During winter (May - mid-August) daytime temperatures average 25-27°c with no rainfall at all. Temperatures during the night and in the mornings and evenings can get down to 7-10°c (and it has been known to frost!) so volunteers are advised to bring lots of layers including fleeces and a warm hat for nighttime camping with a wide-brimmed hat or cap and loose light clothing for daytime.

Excursions

Do I get some time off?

Volunteers get one and a half days off per week. For those volunteers who are keen hikers, we can arrange a trip to Wedza Mountain and for those who are interested in cultural history there are some very old bushman paintings at Markwe Caves (just outside the reserve).

For those volunteers who are staying longer than 2 weeks, we would recommend a trip to Victoria Falls. Volunteers can also participate in regular excursions to the project house in Nyanga in the Eastern Highlands and enjoy the cool, peaceful mountain air. The project can also arrange excursions to Kariba and Mana Pools - please ask when booking for more details of these trips.

Combination Projects

We highly recommend making the most out of your trip to Africa and consider combining two or more volunteer projects. You could start and finish in the same place (Harare to Harare) or use it as an opportunity to get from one country to another (e.g. Zimbabwe to Namibia).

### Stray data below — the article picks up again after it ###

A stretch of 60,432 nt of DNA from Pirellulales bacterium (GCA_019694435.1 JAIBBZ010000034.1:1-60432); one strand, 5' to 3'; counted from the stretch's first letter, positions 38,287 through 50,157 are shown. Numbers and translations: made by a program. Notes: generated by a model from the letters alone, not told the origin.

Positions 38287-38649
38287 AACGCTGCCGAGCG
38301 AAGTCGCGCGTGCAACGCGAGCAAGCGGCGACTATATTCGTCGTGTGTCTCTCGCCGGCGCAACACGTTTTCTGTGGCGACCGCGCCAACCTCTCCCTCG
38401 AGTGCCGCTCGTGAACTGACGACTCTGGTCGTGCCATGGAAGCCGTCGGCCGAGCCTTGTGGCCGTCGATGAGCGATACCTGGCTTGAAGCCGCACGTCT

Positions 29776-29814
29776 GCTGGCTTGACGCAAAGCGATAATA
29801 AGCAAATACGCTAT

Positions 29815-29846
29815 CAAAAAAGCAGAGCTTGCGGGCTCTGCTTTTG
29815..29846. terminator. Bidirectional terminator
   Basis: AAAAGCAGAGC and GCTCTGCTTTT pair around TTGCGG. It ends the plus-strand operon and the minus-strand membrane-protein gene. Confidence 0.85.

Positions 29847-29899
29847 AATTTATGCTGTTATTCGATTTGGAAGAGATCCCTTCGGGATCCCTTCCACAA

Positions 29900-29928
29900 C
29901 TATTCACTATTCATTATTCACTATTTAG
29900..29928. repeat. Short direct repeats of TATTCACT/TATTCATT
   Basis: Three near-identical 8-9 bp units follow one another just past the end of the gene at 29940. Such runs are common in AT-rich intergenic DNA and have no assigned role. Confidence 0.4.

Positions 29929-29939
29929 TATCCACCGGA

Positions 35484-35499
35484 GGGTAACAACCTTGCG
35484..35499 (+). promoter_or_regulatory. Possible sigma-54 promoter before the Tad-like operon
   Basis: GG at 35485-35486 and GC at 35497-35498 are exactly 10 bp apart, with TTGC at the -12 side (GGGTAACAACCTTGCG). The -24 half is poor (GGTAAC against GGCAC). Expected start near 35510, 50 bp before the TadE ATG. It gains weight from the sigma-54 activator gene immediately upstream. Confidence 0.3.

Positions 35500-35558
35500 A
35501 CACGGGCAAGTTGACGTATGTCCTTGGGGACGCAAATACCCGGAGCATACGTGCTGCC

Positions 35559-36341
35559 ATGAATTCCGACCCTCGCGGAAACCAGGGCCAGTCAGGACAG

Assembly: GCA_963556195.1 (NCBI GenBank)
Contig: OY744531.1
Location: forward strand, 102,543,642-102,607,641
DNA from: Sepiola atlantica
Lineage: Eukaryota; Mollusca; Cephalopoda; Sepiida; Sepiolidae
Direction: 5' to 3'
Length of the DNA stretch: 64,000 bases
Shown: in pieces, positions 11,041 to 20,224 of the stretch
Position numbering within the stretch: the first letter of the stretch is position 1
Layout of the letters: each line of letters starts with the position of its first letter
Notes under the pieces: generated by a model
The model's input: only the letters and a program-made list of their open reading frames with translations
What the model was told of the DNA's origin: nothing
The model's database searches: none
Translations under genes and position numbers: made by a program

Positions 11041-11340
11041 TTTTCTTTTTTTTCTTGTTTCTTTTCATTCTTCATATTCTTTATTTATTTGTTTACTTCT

Take a look at a selection of tailor made itineraries that previous volunteers have enjoyed.

Project News

23rd October 2017

A first for the project - a  baby white rhino

Rhino breeding continues apace with a third rhino calf born in four years. This time its the turn of Ntombi, the reserve's white rhino female, to produce a calf on 22nd October. After years of false alarms and heartbreak, we are proud to congratulate the project on their new addition.

We will keep you updated on the progress of little Murwi!

15th September 2017

Get involved in a rhino dehorning operation

A fantastic opportunity to experience rhino dehorning as the project's black rhino have their horns removed. Sad though it is to have to do this, the project believe that the operation does protect their rhinos from poaching.

Volunteers joining the programme in early October will experience the thrill of monitoring heart rate and breathing as local vets and conservation professionals perform the operation. Dehorning will take place on 3rd and 4th October.

Read more...

December 2016

Another new baby rhino!

We are delighted to announce the birth of a new baby black rhino on 12th December 2016, the second rhino to be born at Imire in two years.

Read more...

July 2015

Rhino De-Horning